For Firefox prefs, put the files from the Etc > OS > app support folder into Users > Username > Library > Application Support > Firefox > Profiles > folder. This sets up a lot, but not all prefs.

Firefox Setup

Firefox needs a bunch of tweaks. First are two extensions that need to be installed:

Once these are installed, select Tools > Extensions > AutoHide > Preferences, and uncheck all boxes. Then go to the preferences in Mozilla and set the start page to be the start.html file in the console directory.

OS Preferences

First thing first, take everything out of the Dock and shrink it down as far as it can go. Also take everything off the Desktop so there's nothing on it. Now open System Preferences. Set the prefs like this (in Panther):

Now open Firefox (use the Finder in the dock), and do View > Fullscreen. The menubar is still up top, it's just black. Click around to find it. Now quit Firefox. Restart the computer. If all went well, it should be good to go!


Using CES

After boot, the CES frontend will show up. It will always default to the last game you played, so if you're trying to just get through, say, Final Fantasy, you can get right into it again.

The first thing you want to do when you see the frontend is hit Up/Down/Left/Right on the control pad. There's a bug in USB Overdrive and it seems to need to have all four directions hit before it works properly, otherwise the game list will seemingly scroll on its own.

Using the frontend is fairly easy. Up/Down moves up and down in the game list. Left/Right does a page up/down in the game list. To select a different system, use the shoulder buttons on the top of the PSX controller. This cycles through each system, where you can select any of the games. To start a game, press the Start button on the controller.

The game should load in the appropriate emu and you should be able to play it just like any other game with the controller. When you're done, to quit and go back to the frontend, simply hold down the Select button and press Start at the same time. This will quit the emu and let you select another game to play.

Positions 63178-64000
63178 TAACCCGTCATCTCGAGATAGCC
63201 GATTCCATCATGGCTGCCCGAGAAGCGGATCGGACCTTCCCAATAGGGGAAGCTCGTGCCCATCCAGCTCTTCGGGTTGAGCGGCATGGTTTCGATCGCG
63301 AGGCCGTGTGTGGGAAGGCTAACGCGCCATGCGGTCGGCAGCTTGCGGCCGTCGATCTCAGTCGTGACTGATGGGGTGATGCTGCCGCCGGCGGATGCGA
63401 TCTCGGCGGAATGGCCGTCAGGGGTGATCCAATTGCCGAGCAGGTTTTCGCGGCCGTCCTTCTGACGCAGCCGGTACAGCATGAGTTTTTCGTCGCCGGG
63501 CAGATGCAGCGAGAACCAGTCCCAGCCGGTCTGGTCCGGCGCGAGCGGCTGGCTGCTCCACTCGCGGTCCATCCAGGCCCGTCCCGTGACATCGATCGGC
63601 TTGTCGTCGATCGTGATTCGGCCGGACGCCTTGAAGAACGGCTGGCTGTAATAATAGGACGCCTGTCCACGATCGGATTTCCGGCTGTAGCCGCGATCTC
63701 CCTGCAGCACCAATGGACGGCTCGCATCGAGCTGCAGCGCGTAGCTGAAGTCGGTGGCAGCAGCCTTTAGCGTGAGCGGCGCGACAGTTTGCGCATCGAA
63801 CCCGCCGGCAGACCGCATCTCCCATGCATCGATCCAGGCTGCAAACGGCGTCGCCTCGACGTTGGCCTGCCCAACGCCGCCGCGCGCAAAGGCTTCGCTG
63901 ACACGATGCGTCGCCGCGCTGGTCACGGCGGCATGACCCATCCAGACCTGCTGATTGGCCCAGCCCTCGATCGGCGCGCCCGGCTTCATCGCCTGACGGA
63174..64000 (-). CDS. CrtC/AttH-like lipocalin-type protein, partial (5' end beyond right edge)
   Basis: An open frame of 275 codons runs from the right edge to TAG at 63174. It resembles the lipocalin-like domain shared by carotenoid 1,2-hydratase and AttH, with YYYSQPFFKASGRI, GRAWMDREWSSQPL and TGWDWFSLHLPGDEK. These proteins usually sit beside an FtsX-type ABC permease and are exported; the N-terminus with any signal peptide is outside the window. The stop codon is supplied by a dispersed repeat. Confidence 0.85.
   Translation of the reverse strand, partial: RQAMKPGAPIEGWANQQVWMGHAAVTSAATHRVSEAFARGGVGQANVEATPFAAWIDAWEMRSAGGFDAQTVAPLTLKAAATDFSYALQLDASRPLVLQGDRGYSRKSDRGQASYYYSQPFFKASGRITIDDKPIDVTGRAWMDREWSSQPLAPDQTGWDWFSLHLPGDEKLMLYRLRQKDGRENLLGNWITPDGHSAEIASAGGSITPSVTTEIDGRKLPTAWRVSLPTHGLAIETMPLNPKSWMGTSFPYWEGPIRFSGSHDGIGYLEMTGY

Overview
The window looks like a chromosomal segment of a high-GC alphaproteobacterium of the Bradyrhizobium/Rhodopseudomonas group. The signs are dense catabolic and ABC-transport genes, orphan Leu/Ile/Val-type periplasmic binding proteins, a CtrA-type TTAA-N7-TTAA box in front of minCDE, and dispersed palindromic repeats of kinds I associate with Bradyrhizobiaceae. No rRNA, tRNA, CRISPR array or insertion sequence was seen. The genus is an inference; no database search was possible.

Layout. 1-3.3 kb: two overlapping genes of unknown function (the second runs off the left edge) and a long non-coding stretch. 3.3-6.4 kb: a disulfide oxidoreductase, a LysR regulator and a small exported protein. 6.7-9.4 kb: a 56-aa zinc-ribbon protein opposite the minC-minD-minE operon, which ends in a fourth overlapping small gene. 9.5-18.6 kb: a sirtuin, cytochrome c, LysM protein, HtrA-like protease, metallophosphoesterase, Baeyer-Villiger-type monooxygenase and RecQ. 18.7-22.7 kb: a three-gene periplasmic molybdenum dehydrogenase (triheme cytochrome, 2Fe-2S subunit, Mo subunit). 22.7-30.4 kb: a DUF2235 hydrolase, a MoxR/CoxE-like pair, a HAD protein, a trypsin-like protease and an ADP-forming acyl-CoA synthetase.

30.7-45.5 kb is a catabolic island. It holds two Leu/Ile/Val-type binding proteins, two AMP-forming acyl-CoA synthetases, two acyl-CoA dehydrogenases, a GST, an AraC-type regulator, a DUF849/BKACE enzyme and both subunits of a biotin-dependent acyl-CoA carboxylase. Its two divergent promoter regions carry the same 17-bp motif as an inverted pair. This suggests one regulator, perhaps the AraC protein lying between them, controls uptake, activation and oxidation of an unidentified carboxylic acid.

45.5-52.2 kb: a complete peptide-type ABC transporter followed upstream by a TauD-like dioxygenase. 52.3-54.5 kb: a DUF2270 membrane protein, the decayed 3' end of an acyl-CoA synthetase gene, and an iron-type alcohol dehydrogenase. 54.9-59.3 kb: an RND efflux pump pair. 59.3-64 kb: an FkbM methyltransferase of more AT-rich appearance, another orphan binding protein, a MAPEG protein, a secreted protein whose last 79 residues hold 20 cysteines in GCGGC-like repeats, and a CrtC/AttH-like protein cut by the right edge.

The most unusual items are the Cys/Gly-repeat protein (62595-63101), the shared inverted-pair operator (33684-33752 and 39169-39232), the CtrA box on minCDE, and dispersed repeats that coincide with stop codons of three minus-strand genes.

The only exception to this at the moment is SuperNES. Unfortunately there's no way to quit while you're playing a game in this emu (if you'd like to bug the author of SNES9x about fixing this, feel free! :), thus you need to hit L2 to quit the emulation. This will show you the frontend, however, SNES9x is not quit. Then you can hit Select+Start to quit and go to the frontend. It's very confusing, but if you ever see the frontend and can't scroll around, most likely SNES9x is running, so just Select+Start to quit it and go back to selecting a game like normal.

When you're done with the system in general, just hold down the power button on the Mac to do a hard shutdown. I've done this hundreds of times, and with Journaling enabled in the OS, it's never been a problem.

Adding/Subtracting emus

This part is very hard and really gets into the meat of how this thing works. As such I don't have the time at the moment to explain it all, but it can be figured out if you study the code and how it's all doing what it does. Subtracting is easier than adding (for instance, you need to modify and game.js to subtract systems, to add, you need to modify just about everything on the system). I hope to add to this information in the future, but for now, you'll need to add all the emus listed above for this to work, no more, no less.

Emu Video/Interface Prefs

Here are the prefs to set in each emu (for Emulator Enhancer). Every emu has to be set individually.



Emu Keyboard Layout

Here is the keyboard layouts and how the map the the controller for each player using Controllermate

Player 1

Player 2 (all keyboard keys are on the numpad)

To do's

New Ideas

(These use the new CES based on Safari)

Page last modified on October 12, 2008, at 04:09 AM  Edit